Like a large proportion of the rest of the world, I am currently attempting to run a home school whilst still working full time! Luckily for me I only have one child, but I also have the added pressure of being a qualified primary teacher, so I’m suffering a bit at the minute from the feeling I should be ‘leaning in’ more than I currently am!
Perhaps naively, in the first week of homeschool when I constructed my timetable, I decided that I didn’t need to put music on it, because my daughter plays two instruments and could just practice those. Silly, silly, me! The drumkit is gathering a thick layer of dust, and I think the tenor horn may actually be growing mould?!
When we returned after Easter I was determined that we would do some music. After all, it is literally my job! I decided that since I had the luxury of organising our own timetable, I would do one lesson a day, using what would ordinarily be a half term unit for weekly delivery. At this point the cherry trees around and about our area were all in bloom, so I selected a unit called Hanami (which is the practice of looking at cherry blossoms) which I originally wrote for Kapow Primary.
We began by going outside to look at a blossom tree. We discussed what we could see, hear, feel, and smell, and made a list of describing words to capture this. Once back at home, we took each of our describing words and spoke them onomatopoeically, exploring vocal timbre.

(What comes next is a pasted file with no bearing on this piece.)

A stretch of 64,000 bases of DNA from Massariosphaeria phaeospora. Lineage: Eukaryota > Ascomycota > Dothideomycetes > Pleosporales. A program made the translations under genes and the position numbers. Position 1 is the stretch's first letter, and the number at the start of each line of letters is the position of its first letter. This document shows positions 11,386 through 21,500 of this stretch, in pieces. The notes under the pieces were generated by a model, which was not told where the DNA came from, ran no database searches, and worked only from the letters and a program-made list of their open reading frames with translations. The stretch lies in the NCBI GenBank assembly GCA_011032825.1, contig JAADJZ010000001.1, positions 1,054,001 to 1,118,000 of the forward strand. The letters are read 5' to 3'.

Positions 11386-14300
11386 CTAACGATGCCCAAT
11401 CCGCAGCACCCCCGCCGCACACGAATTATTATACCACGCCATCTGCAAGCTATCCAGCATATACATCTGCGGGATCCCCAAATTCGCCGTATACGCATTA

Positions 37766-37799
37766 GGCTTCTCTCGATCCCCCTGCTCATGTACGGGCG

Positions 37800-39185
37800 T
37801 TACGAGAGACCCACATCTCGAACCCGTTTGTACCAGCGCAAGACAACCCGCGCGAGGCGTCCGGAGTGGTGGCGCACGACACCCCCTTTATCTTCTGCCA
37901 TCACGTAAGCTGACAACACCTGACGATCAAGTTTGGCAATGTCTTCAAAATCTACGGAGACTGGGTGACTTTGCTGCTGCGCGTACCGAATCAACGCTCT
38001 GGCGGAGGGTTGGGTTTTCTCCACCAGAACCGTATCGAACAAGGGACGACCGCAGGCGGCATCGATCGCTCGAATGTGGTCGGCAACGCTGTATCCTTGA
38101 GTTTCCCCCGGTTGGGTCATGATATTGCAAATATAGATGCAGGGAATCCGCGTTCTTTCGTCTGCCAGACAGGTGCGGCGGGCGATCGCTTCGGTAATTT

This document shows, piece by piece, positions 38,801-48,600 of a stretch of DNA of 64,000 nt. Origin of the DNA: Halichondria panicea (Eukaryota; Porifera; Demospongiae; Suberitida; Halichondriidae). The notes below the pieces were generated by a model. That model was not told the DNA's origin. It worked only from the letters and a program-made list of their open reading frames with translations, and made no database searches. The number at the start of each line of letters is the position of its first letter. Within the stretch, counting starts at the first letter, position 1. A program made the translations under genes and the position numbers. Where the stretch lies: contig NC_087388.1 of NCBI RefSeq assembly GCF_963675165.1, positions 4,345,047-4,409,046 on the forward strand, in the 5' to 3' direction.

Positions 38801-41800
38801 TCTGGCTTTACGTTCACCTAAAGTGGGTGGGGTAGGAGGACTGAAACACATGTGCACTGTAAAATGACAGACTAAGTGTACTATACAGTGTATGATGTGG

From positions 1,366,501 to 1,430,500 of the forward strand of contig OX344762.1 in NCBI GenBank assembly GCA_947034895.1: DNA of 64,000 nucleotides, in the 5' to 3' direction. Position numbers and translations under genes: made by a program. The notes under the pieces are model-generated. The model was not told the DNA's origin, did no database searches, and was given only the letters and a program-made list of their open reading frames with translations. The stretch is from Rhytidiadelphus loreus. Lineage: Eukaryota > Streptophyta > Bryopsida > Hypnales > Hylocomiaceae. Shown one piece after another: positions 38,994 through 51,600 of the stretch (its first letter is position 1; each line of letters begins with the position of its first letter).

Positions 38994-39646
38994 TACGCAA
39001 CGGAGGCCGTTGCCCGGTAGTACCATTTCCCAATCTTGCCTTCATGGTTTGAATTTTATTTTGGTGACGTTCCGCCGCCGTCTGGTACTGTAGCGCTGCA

The following day, we explored my instrument collection and matched instrumental sounds to some of our describing words, again exploring timbre but this time with instruments.
The next lesson involved using our descriptive words to create a Haiku, which we would set to music in the final lesson. We cheated and wrote two haiku verses to give us a longer piece of music!
On the penultimate day we made a melody for our haiku. Originally I had intended to do this on a glockenspiel, but my daughter asked if we could use the piano instead. I was amazed at how quickly she was able to create and memorise a tune on the piano despite never having any experience on this instrument! We wrote the tune down using letter notation (she does read music, but given that she was working on an unfamiliar instrument we simplified the notation aspect).
On our final lesson, we rehearsed singing and playing our haiku melody, adding some of the atmospheric sounds that we had created in lesson 2. I was interested that my daughter wanted to play the ‘proper’ instrument rather than all the classroom percussion which I thought she would be drawn to. It just goes to show that music can be a serious business!
You can watch the video of our final performance here. Please excuse the state of my conservatory, the fact that the piano is propped up with a loo-roll stockpile, and the unwittingly Trumpian ending…!
Dr Elizabeth Stafford is Director of Music Education Solutions®, Editor of Primary Music Magazine, and Senior Lecturer in Music Business & Professional Studies at Leeds College of Music
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